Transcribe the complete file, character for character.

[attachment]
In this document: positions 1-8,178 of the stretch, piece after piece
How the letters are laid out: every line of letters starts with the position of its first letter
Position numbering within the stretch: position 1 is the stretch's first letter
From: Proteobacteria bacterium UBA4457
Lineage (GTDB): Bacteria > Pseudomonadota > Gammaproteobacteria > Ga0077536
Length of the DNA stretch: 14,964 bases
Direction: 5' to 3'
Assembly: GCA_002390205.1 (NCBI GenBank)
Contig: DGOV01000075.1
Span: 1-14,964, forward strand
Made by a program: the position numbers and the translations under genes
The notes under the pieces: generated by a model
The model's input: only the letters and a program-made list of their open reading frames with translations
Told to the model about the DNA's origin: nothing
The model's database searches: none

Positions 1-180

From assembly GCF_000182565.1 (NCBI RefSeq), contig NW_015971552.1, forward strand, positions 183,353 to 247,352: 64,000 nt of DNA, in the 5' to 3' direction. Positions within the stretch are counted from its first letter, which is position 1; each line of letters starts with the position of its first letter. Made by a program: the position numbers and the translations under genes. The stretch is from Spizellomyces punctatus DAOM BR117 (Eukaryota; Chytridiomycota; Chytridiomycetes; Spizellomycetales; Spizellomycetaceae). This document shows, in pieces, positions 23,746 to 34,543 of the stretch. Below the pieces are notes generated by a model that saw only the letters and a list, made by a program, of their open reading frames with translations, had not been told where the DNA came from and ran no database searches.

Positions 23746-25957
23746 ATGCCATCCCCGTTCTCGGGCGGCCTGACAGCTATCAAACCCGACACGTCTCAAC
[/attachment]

In this document: positions 1-8,178 of the stretch, piece after piece
How the letters are laid out: every line of letters starts with the position of its first letter
Position numbering within the stretch: position 1 is the stretch's first letter
From: Proteobacteria bacterium UBA4457
Lineage (GTDB): Bacteria > Pseudomonadota > Gammaproteobacteria > Ga0077536
Length of the DNA stretch: 14,964 bases
Direction: 5' to 3'
Assembly: GCA_002390205.1 (NCBI GenBank)
Contig: DGOV01000075.1
Span: 1-14,964, forward strand
Made by a program: the position numbers and the translations under genes
The notes under the pieces: generated by a model
The model's input: only the letters and a program-made list of their open reading frames with translations
Told to the model about the DNA's origin: nothing
The model's database searches: none

Positions 1-180

From assembly GCF_000182565.1 (NCBI RefSeq), contig NW_015971552.1, forward strand, positions 183,353 to 247,352: 64,000 nt of DNA, in the 5' to 3' direction. Positions within the stretch are counted from its first letter, which is position 1; each line of letters starts with the position of its first letter. Made by a program: the position numbers and the translations under genes. The stretch is from Spizellomyces punctatus DAOM BR117 (Eukaryota; Chytridiomycota; Chytridiomycetes; Spizellomycetales; Spizellomycetaceae). This document shows, in pieces, positions 23,746 to 34,543 of the stretch. Below the pieces are notes generated by a model that saw only the letters and a list, made by a program, of their open reading frames with translations, had not been told where the DNA came from and ran no database searches.

Positions 23746-25957
23746 ATGCCATCCCCGTTCTCGGGCGGCCTGACAGCTATCAAACCCGACACGTCTCAAC